BAKER CITY — Samples of city water taken Wednesday contained cryptosporidium, Baker City Manager Mike Kee said Sunday, but the lab results don’t tell authorities how, when and where enough of the parasitic protozoa entered the city water supply to sicken dozens of people.
Widespread diarrhea, stomach cramps and other symptoms have afflicted people over the past 10 days in this Eastern Oregon city.
Results from a Seattle lab showed small numbers of crypto “oocysts” in six of seven water samples. But the numbers of oocysts per sample — ranging from one to three — would not account for the extent of illness in the community, according to Dr. Bill Keene, senior state epidemiologist.
Kee said Keene told him it’s likely that a much larger number of oocysts — perhaps in the tens of thousands or more — entered the water supply and then spread unequally in the system.
This unequal distribution, combined with people being variably susceptible to crypto’s effects, explains why, in some families, only one member has been sick even though all members drank city water.
City workers took additional water samples Saturday from Good-rich Lake, the main city reservoir, along with samples of mountain goat feces, Kee said. Keene will test the goat scat for crypto.
The parasite gets into water through feces, whether animal or human, and both city and state officials say the large mountain goat population near Goodrich is a plausible source of the crypto.
City workers also took water samples Monday from all other city water sources — a dozen streams and springs in the Elkhorn Mountains and a well that contains water pumped in from the watershed last winter and this spring.
Kee said the city hopes to rescind the order for residents to boil water used for drinking, brushing teeth, washing dishes or cooking, as soon as possible. “But we really need to find out what made this happen,” Kee said. “We certainly don’t want to go off the boil order and then have another round of people getting sick.”
Results received Saturday from five of seven water samples also showed giardia cysts. However, Kee said there’s good reason to believe that giardia, another waterborne parasite, is not the source of the problems in Baker City.
First, the lab did not test the giardia cysts to find out if they are “viable” — that is, capable of causing illness. The likelihood is that the cysts are not viable, Kee said, because giardia, unlike crypto, is vulnerable to the chlorine the city adds to its drinking water as a disinfectant. Giardia lacks the protective oocyst that protects crypto from chlorine.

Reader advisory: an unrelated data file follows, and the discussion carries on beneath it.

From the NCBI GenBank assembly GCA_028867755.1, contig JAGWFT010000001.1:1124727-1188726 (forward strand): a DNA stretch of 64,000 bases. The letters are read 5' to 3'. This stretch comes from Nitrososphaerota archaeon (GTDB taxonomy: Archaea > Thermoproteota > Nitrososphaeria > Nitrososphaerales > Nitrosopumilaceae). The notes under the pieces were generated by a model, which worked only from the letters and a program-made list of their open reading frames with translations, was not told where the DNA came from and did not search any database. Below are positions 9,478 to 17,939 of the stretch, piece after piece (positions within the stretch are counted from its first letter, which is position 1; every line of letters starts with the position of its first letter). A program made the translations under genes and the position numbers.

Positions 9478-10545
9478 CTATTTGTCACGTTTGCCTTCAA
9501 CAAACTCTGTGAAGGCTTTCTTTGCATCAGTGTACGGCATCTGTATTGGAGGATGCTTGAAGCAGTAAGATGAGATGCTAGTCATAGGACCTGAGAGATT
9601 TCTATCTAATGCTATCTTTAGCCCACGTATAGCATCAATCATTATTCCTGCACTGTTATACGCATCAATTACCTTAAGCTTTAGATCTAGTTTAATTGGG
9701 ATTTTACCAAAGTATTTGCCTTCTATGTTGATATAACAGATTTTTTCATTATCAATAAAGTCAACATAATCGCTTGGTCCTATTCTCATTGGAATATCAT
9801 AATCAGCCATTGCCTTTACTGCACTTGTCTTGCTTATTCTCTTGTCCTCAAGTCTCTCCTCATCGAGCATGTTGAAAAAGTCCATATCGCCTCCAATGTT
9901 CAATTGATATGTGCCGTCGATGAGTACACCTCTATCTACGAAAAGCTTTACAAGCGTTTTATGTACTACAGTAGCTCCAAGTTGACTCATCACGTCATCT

Kee said health officials told him they expected lab tests to show giardia cysts, but the chlorine concentration is sufficient to make those cysts not viable.
Second, Kee said, 10 of the 13 people confirmed to be infected with crypto were also tested for giardia. None of the 10 were infected with giardia, he said. Kee said at least three people who reported symptoms consistent with crypto have been tested and the tests were negative for both crypto and giardia.
Symptoms of giardia infection are similar to those for crypto, although giardia tends to cause more severe diarrhea, as well as vomiting, gas and bloating.
Kee said both the city and county have sent emergency declaration requests to the state. That would allow the city and county to ask for extra resources if needed and also give the agencies more flexibility in spending money — if special equipment were needed, for instance. Kee said officials at St. Alphonsus Medical Center-Baker City told him that the number of people visiting the emergency room with crypto-like symptoms dropped substantially on Saturday.
He said Keene and other state experts are trying to figure out not only when the infectious level of crypto entered the city’s water, but how.
Kee said he has talked with several people who don’t live in Baker City, but who were visiting in early or mid-July, who came down with persistent diarrhea and stomach cramps after they returned home. Those likely cases add to the probability that the city water supply is the source of the outbreak.
Cryptosporidium spp. “Crypto”
Where crypto occurs
Crypto may be found in anything that has come into contact with contaminated feces, including soil, food, water or surfaces.
How crypto can be contracted
• Accidentally putting something in your mouth or swallowing something that has come in contact with infected stool.
• Swallowing recreational water that has come into contact with feces.
• Eating uncooked food that has been contaminated. Wash all fruits and vegetables with uncontaminated water if intending to eat them raw.
• Touching mouth with contaminated hands. Hands can become contaminated by touching surfaces, changing diapers, caring for an infected person or handling an infected animal.
Who is at high risk for contamination?
• Children who attend day care
• Child care workers
• Parents of infected children
• People who care for infected people
• International travelers
• Backpackers, hikers and campers who drink untreated water
• People who drink from untreated shallow, unprotected wells
• Swimmers who swallow water from contaminated sources
• People who handle infected animals
• People exposed to feces through sexual contact